You might not know it, but I have been looking for a brass hammer for some time now. I need a brass hammer to tap my wooden plane’s irons to set them at just the right cutting depth.
You see, brass hammers are preferable to steel hammers as the brass is softer than the plane iron and will not damage it where the steel hammer will “mushroom” the steel and that is bad.
I went to the MWTCA tool meet yesterday and I happened across this nice little beauty in the rough for $5.00. A real bargain, as these babys can cost a lot of dough new. It had a brass head and brass handle with a duct tape grip.
I could have just left well enough alone and used it happily, but I just had to make it better.
I had to get that duct tape off of there because it was pretty nasty and really old so it was breaking down. This came off with a knife and the brass rod handle was in good shape. I was really struggling on how to properly put a wooden handle of the brass rod. This decision was made for me, as I was cleaning the head the brass rod came right out of the head.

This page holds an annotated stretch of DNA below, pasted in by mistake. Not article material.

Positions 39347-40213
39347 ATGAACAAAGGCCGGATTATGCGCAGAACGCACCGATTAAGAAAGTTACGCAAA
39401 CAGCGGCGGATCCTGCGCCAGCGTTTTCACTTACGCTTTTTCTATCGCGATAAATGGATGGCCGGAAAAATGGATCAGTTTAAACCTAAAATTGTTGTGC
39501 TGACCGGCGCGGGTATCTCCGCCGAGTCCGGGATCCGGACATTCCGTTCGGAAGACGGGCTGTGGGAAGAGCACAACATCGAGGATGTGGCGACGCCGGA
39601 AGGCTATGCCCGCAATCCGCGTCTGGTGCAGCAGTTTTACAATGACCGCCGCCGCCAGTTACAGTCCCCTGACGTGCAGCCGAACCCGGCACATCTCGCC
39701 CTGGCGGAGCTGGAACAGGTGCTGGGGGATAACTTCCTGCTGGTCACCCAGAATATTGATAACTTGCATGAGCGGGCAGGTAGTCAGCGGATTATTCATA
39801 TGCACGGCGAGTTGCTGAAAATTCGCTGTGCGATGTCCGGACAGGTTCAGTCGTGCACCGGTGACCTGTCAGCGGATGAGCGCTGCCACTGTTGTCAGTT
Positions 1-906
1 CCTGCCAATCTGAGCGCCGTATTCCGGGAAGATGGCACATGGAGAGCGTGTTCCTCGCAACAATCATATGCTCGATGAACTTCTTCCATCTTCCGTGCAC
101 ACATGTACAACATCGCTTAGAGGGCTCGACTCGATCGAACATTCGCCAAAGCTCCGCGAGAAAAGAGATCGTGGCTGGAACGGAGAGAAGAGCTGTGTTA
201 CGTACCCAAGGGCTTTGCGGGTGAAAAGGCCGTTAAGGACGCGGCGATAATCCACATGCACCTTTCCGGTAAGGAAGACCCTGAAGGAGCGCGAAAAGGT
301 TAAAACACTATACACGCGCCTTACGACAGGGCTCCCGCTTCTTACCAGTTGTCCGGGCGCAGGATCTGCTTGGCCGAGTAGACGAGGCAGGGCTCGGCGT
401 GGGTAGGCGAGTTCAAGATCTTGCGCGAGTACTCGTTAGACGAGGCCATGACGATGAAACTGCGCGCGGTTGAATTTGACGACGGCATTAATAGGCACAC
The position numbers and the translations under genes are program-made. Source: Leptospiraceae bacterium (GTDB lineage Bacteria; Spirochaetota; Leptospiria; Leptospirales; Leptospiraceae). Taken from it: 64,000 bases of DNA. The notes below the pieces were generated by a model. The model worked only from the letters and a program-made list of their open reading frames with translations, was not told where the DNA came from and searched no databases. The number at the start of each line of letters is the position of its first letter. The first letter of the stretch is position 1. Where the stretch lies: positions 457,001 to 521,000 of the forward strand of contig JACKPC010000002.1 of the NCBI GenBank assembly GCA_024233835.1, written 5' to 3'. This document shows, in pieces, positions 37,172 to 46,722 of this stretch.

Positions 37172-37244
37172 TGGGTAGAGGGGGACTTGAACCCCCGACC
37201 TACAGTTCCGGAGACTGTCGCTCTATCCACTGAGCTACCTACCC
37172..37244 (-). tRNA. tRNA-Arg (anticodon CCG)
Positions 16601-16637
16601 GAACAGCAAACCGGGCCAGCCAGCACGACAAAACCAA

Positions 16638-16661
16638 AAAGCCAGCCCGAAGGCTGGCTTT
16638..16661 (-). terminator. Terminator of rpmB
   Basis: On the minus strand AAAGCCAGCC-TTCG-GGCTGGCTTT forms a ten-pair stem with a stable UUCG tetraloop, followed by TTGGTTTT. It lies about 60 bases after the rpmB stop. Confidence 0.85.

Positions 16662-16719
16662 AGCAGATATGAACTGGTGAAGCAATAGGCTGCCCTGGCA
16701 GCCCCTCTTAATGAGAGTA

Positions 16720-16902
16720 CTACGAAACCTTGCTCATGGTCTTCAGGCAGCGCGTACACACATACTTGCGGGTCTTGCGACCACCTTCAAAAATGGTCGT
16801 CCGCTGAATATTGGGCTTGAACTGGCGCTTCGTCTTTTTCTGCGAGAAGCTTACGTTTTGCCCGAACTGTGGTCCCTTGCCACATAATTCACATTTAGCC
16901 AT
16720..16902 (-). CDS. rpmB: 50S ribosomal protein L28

The high end tool manufacturer Lie-Nielson used to make a really nice cross-peen hammer and I liked the handle shape, so I decided to mimic that shape.
I had to re-drill and enlarge the hole in the hammer head so it would accommodate a wooden handle. I drilled half way through on the top of the head with the next larger size bit so when I wedged the handle it would not would not come off.
I had a nice piece of cherry that was perfect for the job. So 30 minutes on the lathe and I had me a new handle. The Lie-Nielson cross-peen hammers have a more slender handle than what I made for my handle. I made my handle a little thicker to accommodate the heavier head on my hammer. The hardest part of this whole project was fitting the cylindrical head to the cylindrical handle and getting it to fit.
This is what I ended up with. Quite a change from the hammer I brought home yesterday! I am really happy with this and I hope it gives me many years of good service.